The constant jerking can break the rod or the chain connecting the boat to the anchor. There have been times when boats have drifted into unknown areas after getting detached from their anchors. Never make the mistake of anchoring in unprotected waters where the weather is volatile and the surveillance is minimal.

Too Close to Other Vessels

This one is a bit tricky. Sometimes, we tend to park our boats and anchor them too close to other boats. There is nothing wrong with this as long as you are certain that there is sufficient room for the two vessels to swing around freely. Before anchoring too close to another boat, make sure your boat can do a 360-degree spin without colliding with the other boat.

Areas with Risk of Theft

Parking your boat in a marina is the safest option because of the enhanced security and the lesser likelihood of criminal activities. On the flip side, anchoring your boat overnight in an unknown area makes you vulnerable to thieves. Once your boat is anchored without any protection, anyone with a boat can come over and rob you.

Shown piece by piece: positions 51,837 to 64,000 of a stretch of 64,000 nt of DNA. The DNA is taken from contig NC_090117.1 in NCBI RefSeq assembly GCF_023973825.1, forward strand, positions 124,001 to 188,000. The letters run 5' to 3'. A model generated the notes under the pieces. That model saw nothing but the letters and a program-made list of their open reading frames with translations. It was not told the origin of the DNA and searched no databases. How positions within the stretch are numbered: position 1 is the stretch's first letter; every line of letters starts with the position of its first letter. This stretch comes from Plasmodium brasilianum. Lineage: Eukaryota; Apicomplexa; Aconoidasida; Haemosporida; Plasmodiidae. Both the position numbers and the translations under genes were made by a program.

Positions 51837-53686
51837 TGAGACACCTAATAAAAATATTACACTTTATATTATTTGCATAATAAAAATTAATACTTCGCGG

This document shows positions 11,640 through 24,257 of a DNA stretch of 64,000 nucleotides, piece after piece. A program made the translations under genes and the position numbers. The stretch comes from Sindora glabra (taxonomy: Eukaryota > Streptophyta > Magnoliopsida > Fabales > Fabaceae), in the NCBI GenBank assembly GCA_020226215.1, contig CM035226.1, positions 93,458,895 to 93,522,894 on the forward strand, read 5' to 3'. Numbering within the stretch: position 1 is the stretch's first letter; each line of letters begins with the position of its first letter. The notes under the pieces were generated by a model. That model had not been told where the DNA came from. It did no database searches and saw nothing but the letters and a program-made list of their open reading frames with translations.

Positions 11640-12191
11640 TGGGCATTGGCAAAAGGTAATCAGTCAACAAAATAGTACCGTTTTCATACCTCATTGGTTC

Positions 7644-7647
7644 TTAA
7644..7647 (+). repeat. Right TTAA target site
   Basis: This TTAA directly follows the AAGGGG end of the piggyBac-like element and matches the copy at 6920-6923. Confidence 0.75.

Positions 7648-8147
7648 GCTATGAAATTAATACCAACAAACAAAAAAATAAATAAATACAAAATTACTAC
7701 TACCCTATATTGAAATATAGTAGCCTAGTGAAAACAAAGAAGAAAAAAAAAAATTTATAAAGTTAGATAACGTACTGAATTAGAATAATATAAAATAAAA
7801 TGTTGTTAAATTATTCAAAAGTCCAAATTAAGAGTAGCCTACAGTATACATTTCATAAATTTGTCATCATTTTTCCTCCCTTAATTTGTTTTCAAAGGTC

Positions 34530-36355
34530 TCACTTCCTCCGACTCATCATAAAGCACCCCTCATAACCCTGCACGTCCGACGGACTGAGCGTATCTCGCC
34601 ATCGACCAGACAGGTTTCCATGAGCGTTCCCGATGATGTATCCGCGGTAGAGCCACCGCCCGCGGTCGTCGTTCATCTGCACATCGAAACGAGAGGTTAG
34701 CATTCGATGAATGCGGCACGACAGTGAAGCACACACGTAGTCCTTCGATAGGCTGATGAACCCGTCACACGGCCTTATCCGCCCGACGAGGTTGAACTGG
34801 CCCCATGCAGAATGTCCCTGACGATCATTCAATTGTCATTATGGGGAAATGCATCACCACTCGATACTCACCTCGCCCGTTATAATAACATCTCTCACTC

Some Anchoring Exceptions

By now, you must have understood why it is not a good idea to drop the hook in the middle of the ocean. However, there are some exceptional areas. Towards the south of Tonga and Fiji in the Pacific Ocean, two submerged atolls exist, known as the Minerva Reefs.

When sailing in this area during the high tide season, it is impossible to see any piece of land. Anchoring in the middle is scary at first, but overall, it is an amazing experience. Another safe place for anchoring is the Bahamas Bank. It is right between the Bahamas Islands. It is a common practice among sailors to anchor right in the middle of the night, during calm weather.

Anchoring in the middle of the ocean is not at all advised. While some areas are safe, in most areas, you need enormous amounts of line. Deploying and retrieving such lengths of anchoring lines or chains is extremely difficult. If you must drop the anchor, you should either go for the storm drogue or the sea anchor, as discussed above.